SpyEye Trojan defeating online banking defenses

By Jeremy Kirk

 

 

Banks are facing more trouble from SpyEye, a piece of malicious software that steals money from people's online bank accounts, according to new research from security vendor Trusteer.

SpyEye is a particularly nasty piece of malicious software: it can harvest credentials for online accounts and also initiate transactions as a person is logged into their account, literally making it possible to watch their bank balance drop by the second.

In its latest versions, SpyEye has been modified with new code designed to evade advanced systems banks have put in place to try and block fraudulent transactions, said Mickey Boodai, Trusteer's CEO.

Banks are now analyzing how a person uses their site, looking at parameters such as how many pages a person looks at on the site, the amount of time a person spends on a page and the time it takes a person to execute a transaction. Other indicators include IP address, such as if a person who normally logs in from the Miami area suddenly logs in from St. Petersburg, Russia.

SpyEye works fast, and can automatically and quickly initiate a transaction much faster than an average person manually on the website. That's a key trigger for banks to block a transaction. So SpyEye's authors are now trying to mimic -- albeit in an automated way -- how a real person would navigate a website.

"They used to pay less attention to the way they execute transactions on the bank's website and now they are really trying to show normal user patterns," Boodai said. "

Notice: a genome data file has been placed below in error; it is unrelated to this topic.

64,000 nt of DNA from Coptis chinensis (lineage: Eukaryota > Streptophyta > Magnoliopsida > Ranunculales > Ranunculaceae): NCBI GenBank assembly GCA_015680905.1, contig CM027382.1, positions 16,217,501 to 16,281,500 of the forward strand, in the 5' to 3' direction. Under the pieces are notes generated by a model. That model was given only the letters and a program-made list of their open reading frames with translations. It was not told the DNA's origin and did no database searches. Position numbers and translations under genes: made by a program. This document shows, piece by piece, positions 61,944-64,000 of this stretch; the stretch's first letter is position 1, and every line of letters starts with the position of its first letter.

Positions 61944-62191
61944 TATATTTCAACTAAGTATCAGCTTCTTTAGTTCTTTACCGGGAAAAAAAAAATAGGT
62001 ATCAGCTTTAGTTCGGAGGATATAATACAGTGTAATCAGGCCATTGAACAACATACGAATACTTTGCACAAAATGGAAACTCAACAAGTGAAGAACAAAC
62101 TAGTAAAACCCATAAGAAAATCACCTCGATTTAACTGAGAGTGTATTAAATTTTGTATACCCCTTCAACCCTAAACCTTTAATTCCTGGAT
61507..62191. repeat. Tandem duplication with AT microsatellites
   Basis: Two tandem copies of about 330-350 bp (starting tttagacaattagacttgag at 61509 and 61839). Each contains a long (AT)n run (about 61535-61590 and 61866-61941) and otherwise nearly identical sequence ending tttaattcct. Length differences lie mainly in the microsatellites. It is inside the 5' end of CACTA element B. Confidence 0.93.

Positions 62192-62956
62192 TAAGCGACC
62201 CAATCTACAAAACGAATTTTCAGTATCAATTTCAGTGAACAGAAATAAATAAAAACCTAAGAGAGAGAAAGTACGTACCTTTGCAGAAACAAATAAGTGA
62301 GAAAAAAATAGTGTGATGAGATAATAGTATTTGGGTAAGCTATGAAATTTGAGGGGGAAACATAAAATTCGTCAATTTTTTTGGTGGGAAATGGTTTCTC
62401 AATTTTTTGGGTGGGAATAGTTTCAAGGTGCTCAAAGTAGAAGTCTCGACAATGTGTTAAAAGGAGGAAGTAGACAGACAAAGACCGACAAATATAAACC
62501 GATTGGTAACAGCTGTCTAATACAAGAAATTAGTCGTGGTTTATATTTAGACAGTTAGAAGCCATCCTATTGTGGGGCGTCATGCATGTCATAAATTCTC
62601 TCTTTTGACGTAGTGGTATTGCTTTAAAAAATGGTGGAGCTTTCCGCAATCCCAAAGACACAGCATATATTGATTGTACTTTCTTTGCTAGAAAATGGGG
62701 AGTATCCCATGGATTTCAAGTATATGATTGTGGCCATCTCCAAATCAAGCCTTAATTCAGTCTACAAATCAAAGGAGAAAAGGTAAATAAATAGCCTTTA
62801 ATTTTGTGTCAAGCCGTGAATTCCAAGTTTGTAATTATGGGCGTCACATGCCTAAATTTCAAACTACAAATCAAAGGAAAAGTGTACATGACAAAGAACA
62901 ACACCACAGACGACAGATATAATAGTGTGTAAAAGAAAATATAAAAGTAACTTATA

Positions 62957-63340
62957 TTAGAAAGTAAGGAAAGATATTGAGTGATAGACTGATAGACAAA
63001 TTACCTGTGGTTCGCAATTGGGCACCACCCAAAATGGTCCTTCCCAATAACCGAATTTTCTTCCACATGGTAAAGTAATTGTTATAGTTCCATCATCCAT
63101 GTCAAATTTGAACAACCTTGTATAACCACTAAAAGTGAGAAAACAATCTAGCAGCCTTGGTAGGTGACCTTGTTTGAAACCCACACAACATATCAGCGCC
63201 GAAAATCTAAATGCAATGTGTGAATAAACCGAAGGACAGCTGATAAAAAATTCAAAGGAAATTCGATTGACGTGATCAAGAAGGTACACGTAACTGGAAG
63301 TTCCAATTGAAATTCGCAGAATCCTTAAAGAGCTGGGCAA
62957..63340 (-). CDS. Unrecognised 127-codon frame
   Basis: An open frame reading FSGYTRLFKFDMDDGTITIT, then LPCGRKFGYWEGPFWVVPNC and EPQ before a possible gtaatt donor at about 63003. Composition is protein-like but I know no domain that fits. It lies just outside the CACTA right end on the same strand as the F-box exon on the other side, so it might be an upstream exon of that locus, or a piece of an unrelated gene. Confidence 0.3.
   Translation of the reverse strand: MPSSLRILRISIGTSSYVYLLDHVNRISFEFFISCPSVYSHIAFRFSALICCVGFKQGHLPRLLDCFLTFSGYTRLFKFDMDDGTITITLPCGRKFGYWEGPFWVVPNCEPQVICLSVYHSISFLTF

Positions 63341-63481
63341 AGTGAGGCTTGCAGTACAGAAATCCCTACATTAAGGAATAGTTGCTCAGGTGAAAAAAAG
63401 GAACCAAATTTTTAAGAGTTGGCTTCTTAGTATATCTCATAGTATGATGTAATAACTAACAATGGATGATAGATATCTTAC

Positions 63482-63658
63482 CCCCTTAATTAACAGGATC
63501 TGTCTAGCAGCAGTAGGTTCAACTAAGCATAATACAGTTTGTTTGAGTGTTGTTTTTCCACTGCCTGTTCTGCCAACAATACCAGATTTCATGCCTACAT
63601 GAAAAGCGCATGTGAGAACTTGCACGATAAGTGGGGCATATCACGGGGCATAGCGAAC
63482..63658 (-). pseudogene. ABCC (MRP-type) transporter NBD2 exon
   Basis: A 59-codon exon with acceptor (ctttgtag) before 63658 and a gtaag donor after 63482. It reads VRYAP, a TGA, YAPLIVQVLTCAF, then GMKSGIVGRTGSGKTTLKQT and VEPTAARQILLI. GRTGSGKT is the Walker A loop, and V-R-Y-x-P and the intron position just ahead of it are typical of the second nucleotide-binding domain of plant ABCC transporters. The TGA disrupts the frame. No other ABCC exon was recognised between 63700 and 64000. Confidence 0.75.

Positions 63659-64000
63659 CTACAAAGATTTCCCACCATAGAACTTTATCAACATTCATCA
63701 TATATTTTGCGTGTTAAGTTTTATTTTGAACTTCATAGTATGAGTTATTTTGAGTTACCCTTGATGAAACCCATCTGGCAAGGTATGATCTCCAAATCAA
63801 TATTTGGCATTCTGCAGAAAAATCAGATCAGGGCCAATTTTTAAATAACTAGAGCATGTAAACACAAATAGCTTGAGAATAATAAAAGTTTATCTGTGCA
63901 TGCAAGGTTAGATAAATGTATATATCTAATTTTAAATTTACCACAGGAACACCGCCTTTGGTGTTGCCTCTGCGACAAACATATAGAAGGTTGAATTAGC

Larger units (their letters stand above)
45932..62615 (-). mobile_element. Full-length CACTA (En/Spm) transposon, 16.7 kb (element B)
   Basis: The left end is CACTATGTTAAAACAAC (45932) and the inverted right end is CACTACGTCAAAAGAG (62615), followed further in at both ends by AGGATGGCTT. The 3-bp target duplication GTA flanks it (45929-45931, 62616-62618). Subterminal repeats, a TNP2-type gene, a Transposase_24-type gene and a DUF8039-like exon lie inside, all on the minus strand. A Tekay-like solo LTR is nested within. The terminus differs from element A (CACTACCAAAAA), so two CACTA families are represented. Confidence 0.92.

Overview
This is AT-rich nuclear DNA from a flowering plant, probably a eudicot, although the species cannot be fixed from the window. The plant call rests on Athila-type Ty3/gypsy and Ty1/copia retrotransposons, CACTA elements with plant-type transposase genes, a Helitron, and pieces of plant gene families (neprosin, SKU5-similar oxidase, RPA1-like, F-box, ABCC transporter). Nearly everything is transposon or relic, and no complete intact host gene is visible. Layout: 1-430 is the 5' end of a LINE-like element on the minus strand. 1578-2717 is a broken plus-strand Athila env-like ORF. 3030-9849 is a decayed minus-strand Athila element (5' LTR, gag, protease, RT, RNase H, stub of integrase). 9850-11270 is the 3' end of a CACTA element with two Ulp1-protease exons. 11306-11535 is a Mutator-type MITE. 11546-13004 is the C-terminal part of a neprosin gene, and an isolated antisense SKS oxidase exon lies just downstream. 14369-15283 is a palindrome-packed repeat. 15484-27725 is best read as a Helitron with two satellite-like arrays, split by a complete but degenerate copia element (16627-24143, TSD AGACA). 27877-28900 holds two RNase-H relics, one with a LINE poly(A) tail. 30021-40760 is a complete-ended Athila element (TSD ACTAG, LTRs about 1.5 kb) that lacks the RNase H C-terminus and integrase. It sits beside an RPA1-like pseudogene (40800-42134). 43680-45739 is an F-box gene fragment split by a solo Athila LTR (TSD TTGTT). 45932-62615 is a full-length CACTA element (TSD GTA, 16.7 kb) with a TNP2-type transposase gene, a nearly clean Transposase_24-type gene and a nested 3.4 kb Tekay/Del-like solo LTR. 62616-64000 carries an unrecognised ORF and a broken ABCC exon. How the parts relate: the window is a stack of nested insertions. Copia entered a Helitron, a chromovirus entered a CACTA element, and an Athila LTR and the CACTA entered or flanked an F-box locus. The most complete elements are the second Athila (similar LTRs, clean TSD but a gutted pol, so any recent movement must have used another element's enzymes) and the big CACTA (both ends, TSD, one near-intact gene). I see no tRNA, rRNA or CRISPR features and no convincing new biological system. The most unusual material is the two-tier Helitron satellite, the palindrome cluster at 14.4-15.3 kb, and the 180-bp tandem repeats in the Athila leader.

Boodai said he has little idea of how successful SpyEye's new evasion code is, although Trusteer does collect intelligence from banks that have distributed its browser security tool, Rapport, to their customers. Trusteer has also noticed that SpyEye in recent months has expanded the number of financial institutions it is able to target in an increasing number of countries.

New target countries include Russia, Saudi Arabia, Bahrain, Oman, Venezuela, Belarus, Ukraine, Moldova, Estonia, Latvia, Finland, Japan, Hong Kong and Peru. What that means is that more criminal groups around the world are purchasing the SpyEye toolkit, Boodai said.

Financial institutions continue to increase their security spending to protect online transactions, said Avivah Litan, an analyst at Gartner who regularly consults banks on security issues.

Even to her, financial institutions are coy about revealing how hard they've been hit, but "everyone refers to Zeus or SpyEye -- some as common as the word 'teller'" Litan said.

Police have had some limited successes. In April, a 26-year-old Lithuanian and a 45-year-old Latvian were charged with conspiracy to cause unauthorized modifications to computers, conspiracy to defraud and concealing proceeds from crime for allegedly using SpyEye. A third, 26-year-old man whose nationality was not revealed was bailed pending further questioning.

SpyEye is actually a botnet with a network of command-and-control servers hosted around the world. As of Tuesday, some 46 command-and-control servers were online, according to the SpyEye Tracker, a website dedicated to gathering statistics about the malicious software.